Duncan can find fresh food while dumpster diving and senses when danger is coming; however, he can’t be trusted with money, making purchases, negotiating with police, or bribing or conning anyone on the street. And the sad truth is that he senses this, but doesn’t know how to change his life. That’s what Dwight is trying to show in the edit bay on the other side of the building, but Joel and the network won’t give him enough time to achieve it, and Joel doesn’t want a sad but true story.

Then Paul questions whether Paul’s pursuit of the truth is even possible. If you hang around and shoot long enough, people do relax and forget the camera is there. That’s what Dwight looks for in his edit bay -- those brief moments when everyone forgets there’s an elephant in the room and people’s behavior seems genuine, and he uses them to build a story.

But Paul could argue there had been no genuine moments at all. Dwight watched everything on a monitor from inside a van, while Paul had been right there in the room, with a boom in his hand. He’d seen every sidelong glance the kids made to one another while Victor was shooting. He’d seen how the kids would wait for the camera to swing around and rest on a close-up before they spoke.

The kids were homeless, they got hungry, fought, got high and passed out. All that was real. But they also knew they were on TV, and they did their best to give the crew what they thought was a good TV show. They acted.

Paul had heard many off-microphone conversations during which Jodi and Trent argued about whether what the tribe was doing was dramatic enough for the camera. An hour later they’d then complain how the camera cramped their style and how they were being used, and that true punk anarchists would have seen how false and exploitative the whole production was and never allowed cameras to tape them in the first place.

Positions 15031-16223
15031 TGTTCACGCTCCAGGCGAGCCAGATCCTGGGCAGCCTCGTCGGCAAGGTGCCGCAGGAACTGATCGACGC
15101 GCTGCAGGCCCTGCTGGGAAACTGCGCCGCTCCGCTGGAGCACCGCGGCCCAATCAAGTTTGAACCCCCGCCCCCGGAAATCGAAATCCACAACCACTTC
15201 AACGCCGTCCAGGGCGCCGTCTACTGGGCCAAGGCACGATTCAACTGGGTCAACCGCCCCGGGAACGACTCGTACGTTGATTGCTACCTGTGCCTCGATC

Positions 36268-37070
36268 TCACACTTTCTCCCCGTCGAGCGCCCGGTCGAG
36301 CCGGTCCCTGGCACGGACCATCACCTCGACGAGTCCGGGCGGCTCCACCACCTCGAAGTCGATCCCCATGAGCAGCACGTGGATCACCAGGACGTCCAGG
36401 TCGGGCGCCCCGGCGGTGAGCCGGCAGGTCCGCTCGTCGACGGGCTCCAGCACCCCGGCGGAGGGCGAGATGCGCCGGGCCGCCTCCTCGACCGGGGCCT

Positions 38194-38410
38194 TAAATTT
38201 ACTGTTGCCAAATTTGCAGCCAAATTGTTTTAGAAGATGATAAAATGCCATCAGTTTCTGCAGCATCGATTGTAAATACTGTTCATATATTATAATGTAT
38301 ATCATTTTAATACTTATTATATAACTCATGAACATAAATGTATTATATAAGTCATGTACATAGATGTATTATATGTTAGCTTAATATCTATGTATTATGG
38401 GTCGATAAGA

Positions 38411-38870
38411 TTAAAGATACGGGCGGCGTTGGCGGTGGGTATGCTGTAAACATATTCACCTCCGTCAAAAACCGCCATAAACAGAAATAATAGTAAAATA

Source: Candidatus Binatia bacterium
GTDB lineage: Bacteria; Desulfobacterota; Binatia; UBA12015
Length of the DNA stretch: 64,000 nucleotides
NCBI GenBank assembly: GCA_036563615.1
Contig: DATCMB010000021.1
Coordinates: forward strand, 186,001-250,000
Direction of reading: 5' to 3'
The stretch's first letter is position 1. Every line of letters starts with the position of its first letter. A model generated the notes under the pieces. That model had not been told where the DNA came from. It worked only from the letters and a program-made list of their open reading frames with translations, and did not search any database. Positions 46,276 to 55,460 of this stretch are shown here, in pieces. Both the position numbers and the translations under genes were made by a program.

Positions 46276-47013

Yet Trent and Jodi never pulled the plug. They saw the production as a path to…what? Fame, celebrity, money, security, who knows? They didn’t know either, they just wanted to ride the TV train and see where it went.

At least Jodi and Trent played by the rules and “ignored the camera.” Ilima was always a little too thrilled that the production crew was around. She was like an eight-year-old girl at her own birthday party, waving at the camera when the cake shows up and hamming it up to blow out the candles.

The only person who is oblivious to the camera is Duncan, but not because Duncan is more “real” than the others. Duncan has lived as feral for so long he doesn’t understand basic cause and effect. When he sees a suitcase in the train station bathroom he doesn’t wonder if it belongs to someone -- he just takes it. Ten seconds later when someone attacks him, he doesn’t wonder if that person is perhaps the owner of the suitcase -- he just fights back. If he can’t make the connection between a suitcase and its owner, how can he possibly make the connection between a production crew and a show that is supposed to be on TV months later?